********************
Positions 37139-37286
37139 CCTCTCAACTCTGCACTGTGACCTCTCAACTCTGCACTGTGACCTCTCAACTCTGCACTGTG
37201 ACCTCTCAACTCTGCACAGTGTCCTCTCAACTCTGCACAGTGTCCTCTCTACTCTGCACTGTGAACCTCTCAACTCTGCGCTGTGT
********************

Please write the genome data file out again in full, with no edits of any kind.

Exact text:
Positions 37139-37286
37139 CCTCTCAACTCTGCACTGTGACCTCTCAACTCTGCACTGTGACCTCTCAACTCTGCACTGTG
37201 ACCTCTCAACTCTGCACAGTGTCCTCTCAACTCTGCACAGTGTCCTCTCTACTCTGCACTGTGAACCTCTCAACTCTGCGCTGTGT